Death certificates contain two parts. Part I is for reporting the sequence of conditions that led directly to death. The immediate cause of death, which is the disease or condition that directly preceded death and is not necessarily the underlying cause of death (UCOD), are reported first and the conditions that led to the immediate cause of death should be reported in a logical sequence in terms of time and etiology below it. The UCOD, which is “the disease or injury which initiated the train of morbid events leading directly to death or… the circumstances of the accident or violence which produced the fatal injury,” should be reported on the lowest line used in Part I.7
Other significant conditions that contributed to the death, but are not a part of the sequence in Part I, should be reported in Part II. Not all conditions present at the time of death have to be reported—only those conditions that actually contributed to death.8
In cases where a definite diagnosis of COVID-19 cannot be made, but it is suspected or likely (e.g., the circumstances are compelling within a reasonable degree of certainty), CDC reporting guidelines state:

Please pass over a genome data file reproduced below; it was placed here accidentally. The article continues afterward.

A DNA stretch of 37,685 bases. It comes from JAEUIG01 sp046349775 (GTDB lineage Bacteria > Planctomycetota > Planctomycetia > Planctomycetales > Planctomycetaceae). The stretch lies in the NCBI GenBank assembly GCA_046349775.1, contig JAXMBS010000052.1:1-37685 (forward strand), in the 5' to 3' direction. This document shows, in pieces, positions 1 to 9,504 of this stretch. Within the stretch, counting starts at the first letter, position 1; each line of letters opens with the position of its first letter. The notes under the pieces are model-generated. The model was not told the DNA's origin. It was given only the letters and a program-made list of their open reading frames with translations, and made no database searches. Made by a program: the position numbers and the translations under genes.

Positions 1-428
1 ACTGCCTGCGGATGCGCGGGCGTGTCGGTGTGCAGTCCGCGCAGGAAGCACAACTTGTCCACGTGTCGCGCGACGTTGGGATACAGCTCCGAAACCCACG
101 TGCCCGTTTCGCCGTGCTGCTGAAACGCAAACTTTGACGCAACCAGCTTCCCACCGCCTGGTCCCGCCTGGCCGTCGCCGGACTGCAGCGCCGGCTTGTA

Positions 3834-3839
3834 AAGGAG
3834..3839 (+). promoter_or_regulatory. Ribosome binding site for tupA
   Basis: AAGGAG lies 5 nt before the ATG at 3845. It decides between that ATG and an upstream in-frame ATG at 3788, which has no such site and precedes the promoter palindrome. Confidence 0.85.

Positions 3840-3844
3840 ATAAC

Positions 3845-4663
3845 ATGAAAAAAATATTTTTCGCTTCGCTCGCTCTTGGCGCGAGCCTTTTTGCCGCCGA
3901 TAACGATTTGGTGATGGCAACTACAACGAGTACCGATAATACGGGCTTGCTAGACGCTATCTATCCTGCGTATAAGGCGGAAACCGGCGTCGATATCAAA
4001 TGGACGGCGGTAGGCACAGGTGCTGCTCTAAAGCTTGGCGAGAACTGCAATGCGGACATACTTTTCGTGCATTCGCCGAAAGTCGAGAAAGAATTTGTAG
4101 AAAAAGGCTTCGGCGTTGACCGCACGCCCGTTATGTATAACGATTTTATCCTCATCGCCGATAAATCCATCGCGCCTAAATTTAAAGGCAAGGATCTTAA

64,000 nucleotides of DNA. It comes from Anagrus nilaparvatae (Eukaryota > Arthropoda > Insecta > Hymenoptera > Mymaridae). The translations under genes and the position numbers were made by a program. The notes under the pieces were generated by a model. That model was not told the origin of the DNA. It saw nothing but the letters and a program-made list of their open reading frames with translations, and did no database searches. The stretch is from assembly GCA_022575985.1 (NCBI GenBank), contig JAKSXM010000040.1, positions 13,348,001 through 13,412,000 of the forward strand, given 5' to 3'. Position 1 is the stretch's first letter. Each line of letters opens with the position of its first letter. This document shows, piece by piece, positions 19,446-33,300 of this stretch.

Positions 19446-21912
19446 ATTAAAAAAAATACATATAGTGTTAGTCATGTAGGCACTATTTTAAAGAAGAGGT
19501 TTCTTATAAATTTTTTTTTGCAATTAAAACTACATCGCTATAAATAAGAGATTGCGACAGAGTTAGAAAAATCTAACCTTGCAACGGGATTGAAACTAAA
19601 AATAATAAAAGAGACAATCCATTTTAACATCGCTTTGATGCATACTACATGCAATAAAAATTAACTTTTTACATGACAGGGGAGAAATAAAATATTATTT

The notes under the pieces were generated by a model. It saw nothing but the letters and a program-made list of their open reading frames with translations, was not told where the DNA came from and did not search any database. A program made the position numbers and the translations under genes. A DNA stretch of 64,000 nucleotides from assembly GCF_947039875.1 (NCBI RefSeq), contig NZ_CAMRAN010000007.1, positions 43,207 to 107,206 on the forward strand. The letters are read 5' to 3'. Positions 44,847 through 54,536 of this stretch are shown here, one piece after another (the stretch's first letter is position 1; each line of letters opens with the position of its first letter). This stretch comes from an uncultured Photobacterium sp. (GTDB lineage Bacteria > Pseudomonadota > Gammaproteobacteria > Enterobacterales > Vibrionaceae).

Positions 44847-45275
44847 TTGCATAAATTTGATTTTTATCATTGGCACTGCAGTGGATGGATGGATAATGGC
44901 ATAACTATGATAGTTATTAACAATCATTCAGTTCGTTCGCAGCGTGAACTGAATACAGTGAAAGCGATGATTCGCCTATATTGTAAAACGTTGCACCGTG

It is acceptable to report COVID-19 on a death certificate as “probable” or “presumed.” In these instances, certifiers should use their best clinical judgement in determining if a COVID–19 infection was likely. However, please note that testing for COVID-19 should be conducted whenever possible.9
Jeff Lancashire, acting associate director for communications at the NCHS, said that, while 94 percent of death certificates that mention COVID-19 also listed other conditions, the underlying cause of death was COVID-19 in almost all of them. “ The underlying cause of death is the condition that began the chain of events that ultimately led to the person’s death,” he said. “In 92 percent of all deaths that mention COVID-19, COVID-19 is listed as the underlying cause of death.”10
Are CDC guidelines used to “pad” COVID-19 numbers?
Scott Jensen, MD, a family physician and Minnesota state senator, has publicly challenged the CDC’s guidelines for permitting presumed or probable cases of COVID to be listed on death certificates, saying they are “ridiculous” and could be misleading the public. Dr. Jensen states that the CDC’s death certificate manual tells physicians to focus on “precision and specificity,” but the coronavirus death certification guidance runs completely counter to that axiom.11